Handwriting is underestimated, it’s much more important than we believe. Its usage was so prevalent in the past centuries that we weren’t even thinking about its real importance. Now, as we are abandoning it, we start to realize and experience the negative effects of this phenomenon.

Man and writing

Handwriting has its role during the entire lifecycle of a human being. It plays a key role in the development of children's minds and logic, in maintaining the quality of learning for young adult students and in maintaining intellectual freshness in adulthood. Furthermore, handwriting has a significant role in monitoring the mental status. Handwriting tells a lot about the writer. Its transformation is constant during the entire lifecycle, but some abnormal and instant changes can indicate the appearance of mental disorders even in the very early stages. Such disorders are Parkinson and Alzheimer disease. In most cases, when these disorders have already evolved, handwriting can be used as therapy tools successfully. (3)

There are many types of activities to do with a writing instrument: writing, drawing, calligraphy art, etc. During the design and developing process of the r.feather, our primary goal was to create a tool which serves these art forms without the limitations of a regular writing instrument.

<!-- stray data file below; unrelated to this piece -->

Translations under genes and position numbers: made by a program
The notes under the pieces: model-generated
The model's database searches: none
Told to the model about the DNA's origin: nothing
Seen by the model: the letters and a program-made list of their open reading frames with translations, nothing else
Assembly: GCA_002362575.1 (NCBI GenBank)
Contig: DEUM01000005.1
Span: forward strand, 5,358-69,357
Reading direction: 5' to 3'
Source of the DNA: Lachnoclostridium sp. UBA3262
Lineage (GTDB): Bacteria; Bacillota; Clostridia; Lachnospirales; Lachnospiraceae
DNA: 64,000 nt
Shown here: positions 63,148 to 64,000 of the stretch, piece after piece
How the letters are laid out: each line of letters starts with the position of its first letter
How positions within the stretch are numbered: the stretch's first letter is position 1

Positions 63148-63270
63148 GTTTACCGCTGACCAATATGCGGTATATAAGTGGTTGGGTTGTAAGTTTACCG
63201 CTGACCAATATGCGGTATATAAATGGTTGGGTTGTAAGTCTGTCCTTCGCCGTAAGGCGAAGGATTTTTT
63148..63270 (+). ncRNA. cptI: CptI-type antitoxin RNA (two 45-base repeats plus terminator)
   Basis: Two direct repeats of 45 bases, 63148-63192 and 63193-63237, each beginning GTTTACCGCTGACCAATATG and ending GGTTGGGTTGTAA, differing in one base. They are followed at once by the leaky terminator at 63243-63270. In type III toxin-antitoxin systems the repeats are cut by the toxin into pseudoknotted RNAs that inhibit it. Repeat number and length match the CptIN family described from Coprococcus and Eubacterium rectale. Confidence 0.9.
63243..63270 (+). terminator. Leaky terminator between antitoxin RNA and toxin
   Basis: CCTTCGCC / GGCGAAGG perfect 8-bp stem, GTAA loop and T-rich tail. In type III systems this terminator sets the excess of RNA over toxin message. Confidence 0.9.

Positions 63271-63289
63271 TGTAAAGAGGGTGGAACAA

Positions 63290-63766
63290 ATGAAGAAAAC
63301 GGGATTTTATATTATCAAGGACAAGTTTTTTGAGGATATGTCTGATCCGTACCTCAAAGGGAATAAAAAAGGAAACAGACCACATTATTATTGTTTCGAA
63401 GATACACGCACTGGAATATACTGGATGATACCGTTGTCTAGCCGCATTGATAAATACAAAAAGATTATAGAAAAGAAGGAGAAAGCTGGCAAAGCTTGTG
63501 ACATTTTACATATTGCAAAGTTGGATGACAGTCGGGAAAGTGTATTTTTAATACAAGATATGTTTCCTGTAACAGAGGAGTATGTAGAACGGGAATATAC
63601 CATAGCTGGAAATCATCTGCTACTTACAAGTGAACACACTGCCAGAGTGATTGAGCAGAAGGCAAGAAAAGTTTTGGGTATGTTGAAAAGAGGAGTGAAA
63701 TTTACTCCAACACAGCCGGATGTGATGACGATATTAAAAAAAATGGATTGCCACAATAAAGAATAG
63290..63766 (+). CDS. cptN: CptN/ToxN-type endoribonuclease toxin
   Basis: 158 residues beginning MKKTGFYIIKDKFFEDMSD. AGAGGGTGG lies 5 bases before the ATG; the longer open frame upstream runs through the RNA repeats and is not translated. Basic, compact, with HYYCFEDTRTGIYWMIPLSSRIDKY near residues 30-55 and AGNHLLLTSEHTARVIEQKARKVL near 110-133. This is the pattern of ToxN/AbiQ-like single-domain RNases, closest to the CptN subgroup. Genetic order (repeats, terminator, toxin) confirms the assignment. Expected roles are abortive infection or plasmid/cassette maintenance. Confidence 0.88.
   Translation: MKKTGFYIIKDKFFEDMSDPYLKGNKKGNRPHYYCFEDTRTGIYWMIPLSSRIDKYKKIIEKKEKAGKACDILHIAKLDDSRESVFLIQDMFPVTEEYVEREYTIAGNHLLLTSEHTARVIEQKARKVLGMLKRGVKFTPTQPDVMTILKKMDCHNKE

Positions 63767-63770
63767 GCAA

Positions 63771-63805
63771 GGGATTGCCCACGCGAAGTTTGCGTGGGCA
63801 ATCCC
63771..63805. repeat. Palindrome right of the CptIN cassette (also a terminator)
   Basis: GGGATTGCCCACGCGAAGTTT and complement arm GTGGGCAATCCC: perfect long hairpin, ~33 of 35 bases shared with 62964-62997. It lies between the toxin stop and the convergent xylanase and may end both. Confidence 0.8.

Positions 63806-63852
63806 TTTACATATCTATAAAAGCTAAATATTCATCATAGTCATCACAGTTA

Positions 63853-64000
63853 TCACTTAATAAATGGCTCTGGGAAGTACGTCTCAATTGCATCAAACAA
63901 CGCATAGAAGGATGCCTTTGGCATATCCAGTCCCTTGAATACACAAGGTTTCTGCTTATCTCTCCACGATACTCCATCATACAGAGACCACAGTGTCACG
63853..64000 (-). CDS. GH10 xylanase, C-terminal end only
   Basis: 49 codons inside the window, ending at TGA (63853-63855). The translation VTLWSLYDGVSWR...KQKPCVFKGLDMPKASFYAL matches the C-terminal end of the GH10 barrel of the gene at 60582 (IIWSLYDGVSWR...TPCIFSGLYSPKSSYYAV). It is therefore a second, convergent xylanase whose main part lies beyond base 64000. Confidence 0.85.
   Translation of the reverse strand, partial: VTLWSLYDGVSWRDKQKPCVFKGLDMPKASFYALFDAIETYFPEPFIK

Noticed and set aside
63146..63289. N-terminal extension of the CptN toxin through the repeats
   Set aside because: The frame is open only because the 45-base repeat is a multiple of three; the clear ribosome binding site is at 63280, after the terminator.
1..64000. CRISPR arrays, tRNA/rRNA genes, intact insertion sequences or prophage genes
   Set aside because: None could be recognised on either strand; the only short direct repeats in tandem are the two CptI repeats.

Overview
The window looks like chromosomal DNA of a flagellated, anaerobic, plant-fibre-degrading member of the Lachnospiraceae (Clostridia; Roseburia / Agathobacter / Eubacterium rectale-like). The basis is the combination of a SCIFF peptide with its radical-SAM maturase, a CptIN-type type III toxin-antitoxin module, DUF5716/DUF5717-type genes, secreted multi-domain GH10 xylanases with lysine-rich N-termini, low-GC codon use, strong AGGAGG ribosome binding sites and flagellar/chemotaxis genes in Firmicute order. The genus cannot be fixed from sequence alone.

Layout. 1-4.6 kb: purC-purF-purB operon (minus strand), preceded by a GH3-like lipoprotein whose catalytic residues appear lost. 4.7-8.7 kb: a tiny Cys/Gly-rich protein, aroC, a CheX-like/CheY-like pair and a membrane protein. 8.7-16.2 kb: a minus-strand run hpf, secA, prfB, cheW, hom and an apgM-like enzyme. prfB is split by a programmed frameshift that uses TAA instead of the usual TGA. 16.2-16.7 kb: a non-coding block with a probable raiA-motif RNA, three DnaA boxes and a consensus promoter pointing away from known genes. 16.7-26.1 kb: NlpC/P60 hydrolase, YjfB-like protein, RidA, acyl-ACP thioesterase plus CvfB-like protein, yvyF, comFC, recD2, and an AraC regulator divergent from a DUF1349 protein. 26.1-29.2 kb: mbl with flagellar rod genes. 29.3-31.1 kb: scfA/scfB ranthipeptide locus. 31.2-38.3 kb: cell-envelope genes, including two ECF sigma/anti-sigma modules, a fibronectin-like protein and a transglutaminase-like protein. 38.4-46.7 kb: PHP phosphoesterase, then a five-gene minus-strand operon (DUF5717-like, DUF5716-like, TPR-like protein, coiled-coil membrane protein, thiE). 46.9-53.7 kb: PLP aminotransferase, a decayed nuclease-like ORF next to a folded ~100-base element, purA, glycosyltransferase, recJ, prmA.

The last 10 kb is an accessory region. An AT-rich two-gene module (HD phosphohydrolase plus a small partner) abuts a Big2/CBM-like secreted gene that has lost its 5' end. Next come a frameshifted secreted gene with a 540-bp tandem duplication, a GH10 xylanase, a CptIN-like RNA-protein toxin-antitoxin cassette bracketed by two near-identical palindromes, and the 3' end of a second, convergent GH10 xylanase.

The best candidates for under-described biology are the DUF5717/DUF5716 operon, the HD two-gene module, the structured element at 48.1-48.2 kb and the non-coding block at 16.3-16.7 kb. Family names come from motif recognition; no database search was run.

The creator can choose the function, the art form and the modular system is easily modifiable to it. It only takes seconds to turn the r.feather from a regularly usable writing device to a pro studio tool with adjustable weight balance. Thanks to its modular head compartment, you can use our writing instrument as a fountain pen, rollerball, or later even with different flex nibs, point nibs, marker and brush tips. This multifunctionality grants the broad usage spectrum. The r.feather is connected on multiple points to both, the digital and the analogue world. The basic writing and drawing functions represent thousands of years of heritage and value. The method and process of the ink mixing procedure is bound to the past with the future. And the product is placed in the future with the digital head section of the r.feather, which is under development.

Bibliography and interesting articles in the subject. (4)

Sources and Bibliography:

(1) James, Karin H. “The Importance of Handwriting Experience on the Development of the Literate Brain.” Current Directions in Psychological Science 26, no. 6 (December 2017): 502–8. https://doi.org/10.1177/0963721417709821.